Expert Opinion: Effects of alcohol on that toddler
Posted Sunday, November 3 2013 at 00:00
Justine Juliet Rukundo spoke to Anne Kangwagye, a retired paediatrician on why toddlers should not be given alcohol.
Q: These friends of ours have a two-year-old boy who loves to drink wine and beer out of his parents’ glasses. He is sometimes allowed to hold the glass and take large sips. Is this dangerous? He does not drink a large quantity, and I know that, in some cultures, children are invited to share in wine or beer at meals. If the quantity is small, is it still a risk?
A: It is absolutely not all right to have a two-year-old sipping wine and beer, and I would encourage your friends to stop this practice. It provides absolutely no benefit to the child and it can be quite harmful. While a few small sips of wine may not seem like much for an adult, that amount can have significant effects in a two-year-old. It would probably take only two ounces about seven child-sized mouthfuls to reach a blood-alcohol level that exceeds the legal limit for driving. While a two-year-old is not going to drive, he could get drunk very easily from these short sips.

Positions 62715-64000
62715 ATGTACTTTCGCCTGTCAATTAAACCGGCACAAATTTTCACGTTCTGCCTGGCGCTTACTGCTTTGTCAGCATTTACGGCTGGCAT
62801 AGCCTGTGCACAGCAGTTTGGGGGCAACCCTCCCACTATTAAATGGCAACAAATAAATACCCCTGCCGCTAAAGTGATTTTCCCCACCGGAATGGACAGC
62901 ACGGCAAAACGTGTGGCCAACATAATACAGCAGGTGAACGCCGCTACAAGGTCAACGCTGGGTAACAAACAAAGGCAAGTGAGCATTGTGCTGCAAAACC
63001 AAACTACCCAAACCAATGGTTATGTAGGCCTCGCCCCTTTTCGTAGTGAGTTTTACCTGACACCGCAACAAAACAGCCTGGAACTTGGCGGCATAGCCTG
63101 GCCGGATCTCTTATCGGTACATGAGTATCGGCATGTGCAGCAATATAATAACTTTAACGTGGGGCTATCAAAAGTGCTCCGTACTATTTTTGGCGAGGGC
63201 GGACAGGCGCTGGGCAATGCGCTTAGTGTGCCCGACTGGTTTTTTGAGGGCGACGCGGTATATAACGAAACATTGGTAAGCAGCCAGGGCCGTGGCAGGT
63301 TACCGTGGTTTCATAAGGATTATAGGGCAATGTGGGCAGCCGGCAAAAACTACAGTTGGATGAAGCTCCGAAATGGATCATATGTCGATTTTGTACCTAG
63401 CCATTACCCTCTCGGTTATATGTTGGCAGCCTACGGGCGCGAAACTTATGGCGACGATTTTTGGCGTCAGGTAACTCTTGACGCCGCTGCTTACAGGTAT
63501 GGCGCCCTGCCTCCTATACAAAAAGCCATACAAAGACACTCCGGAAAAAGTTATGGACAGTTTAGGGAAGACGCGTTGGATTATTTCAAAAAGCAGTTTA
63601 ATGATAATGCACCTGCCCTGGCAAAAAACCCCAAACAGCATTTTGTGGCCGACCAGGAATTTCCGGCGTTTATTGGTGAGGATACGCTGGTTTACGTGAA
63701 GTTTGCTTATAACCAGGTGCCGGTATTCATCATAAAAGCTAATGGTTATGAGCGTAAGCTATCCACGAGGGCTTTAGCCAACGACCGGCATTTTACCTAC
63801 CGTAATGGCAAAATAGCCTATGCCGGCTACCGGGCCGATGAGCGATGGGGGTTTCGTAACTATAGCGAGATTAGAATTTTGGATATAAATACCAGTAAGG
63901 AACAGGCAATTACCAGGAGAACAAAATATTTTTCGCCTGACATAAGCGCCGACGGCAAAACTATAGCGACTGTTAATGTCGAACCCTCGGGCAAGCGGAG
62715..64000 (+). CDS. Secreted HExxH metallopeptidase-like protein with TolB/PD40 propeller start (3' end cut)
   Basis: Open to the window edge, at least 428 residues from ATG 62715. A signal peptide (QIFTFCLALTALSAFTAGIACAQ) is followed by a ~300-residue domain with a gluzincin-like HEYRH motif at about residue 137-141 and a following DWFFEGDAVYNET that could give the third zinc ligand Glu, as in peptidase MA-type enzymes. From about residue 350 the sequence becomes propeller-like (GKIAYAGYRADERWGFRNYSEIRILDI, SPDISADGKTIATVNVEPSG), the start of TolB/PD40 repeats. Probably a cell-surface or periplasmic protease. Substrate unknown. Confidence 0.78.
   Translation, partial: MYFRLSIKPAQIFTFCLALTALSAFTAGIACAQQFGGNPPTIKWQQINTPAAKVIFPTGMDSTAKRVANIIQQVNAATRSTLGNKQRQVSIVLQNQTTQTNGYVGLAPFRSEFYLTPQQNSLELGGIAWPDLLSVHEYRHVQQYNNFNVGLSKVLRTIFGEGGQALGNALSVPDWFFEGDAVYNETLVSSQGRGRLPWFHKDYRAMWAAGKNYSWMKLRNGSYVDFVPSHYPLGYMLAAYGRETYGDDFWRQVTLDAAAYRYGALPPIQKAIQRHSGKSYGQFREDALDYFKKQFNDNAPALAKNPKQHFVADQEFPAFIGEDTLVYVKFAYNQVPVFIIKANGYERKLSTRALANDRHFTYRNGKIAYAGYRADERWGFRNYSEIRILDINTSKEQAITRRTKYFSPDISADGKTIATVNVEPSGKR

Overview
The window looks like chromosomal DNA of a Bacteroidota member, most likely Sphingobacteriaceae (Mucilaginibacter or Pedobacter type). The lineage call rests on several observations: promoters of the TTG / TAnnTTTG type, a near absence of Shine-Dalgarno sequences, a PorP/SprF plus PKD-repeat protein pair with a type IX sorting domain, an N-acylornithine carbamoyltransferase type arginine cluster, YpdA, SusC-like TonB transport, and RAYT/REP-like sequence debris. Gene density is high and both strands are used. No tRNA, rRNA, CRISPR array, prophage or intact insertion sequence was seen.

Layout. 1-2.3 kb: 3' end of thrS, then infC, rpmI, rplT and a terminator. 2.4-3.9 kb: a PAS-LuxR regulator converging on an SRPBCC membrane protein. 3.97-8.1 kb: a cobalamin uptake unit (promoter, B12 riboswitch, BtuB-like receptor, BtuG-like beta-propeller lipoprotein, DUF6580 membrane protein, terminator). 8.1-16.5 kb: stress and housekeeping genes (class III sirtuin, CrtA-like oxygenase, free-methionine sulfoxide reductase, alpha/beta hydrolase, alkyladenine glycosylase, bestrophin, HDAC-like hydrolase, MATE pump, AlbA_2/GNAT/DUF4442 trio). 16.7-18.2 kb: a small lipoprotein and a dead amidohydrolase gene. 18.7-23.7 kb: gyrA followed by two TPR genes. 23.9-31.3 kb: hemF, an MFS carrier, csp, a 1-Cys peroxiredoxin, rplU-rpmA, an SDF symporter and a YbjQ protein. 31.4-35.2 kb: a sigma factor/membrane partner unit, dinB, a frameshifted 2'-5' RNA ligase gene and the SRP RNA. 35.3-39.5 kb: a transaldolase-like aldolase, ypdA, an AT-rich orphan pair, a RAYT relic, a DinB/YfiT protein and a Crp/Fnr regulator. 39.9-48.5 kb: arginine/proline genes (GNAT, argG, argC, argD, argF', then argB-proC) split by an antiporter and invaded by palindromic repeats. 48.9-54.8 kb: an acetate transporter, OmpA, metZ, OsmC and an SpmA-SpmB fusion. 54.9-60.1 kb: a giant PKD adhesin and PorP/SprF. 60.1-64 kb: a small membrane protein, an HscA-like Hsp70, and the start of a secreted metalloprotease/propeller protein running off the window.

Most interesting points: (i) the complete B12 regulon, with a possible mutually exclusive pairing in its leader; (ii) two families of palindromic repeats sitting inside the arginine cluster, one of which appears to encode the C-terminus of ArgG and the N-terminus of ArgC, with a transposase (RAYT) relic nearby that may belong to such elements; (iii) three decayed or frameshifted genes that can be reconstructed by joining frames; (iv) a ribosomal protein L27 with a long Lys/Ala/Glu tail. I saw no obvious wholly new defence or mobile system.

Alcohol has very specific effects on the body that can be particularly harmful to a child. It causes the blood sugar to fall to levels that can cause irritability, confusion, and even seizures. It lowers the body temperature, and since children’s bodies have such a large surface area relative to their weight.They lose heat rapidly and can become hypothermic very easily. Additionally, alcohol has very direct effects on the brain. Since most of a person’s brain growth occurs during the first few years of life, repeated exposure to alcohol could interfere with brain growth and cause delayed development and lowered intelligence.
Probably the worst effect of this practice is that the child is becoming accustomed to and tolerant of alcohol. Two years of age is a prime time for children to have accidental overdoses, because they are curious and they do not know enough to stop themselves from taking something that is dangerous. A two-year-old, left alone for even a minute or two, could drink large amounts of alcohol out of someone’s glass. What prevents most children from having a significant accidental alcohol poisoning is that when they first taste alcohol, it is unpleasant, so they do not continue to take more than a mouthful. A two-year-old who likes the taste of alcohol would have nothing to limit him from drinking more, and alcohol overdoses can be fatal in children.
While I am also aware that in some cultures children are offered wine, those children are usually at least 8 to 10 years old, and the amount given to them is very small relative to their weight. Though I would prefer not to give alcohol to children of any age, at least this practice has less potential to cause harm than giving it to a two-year-old.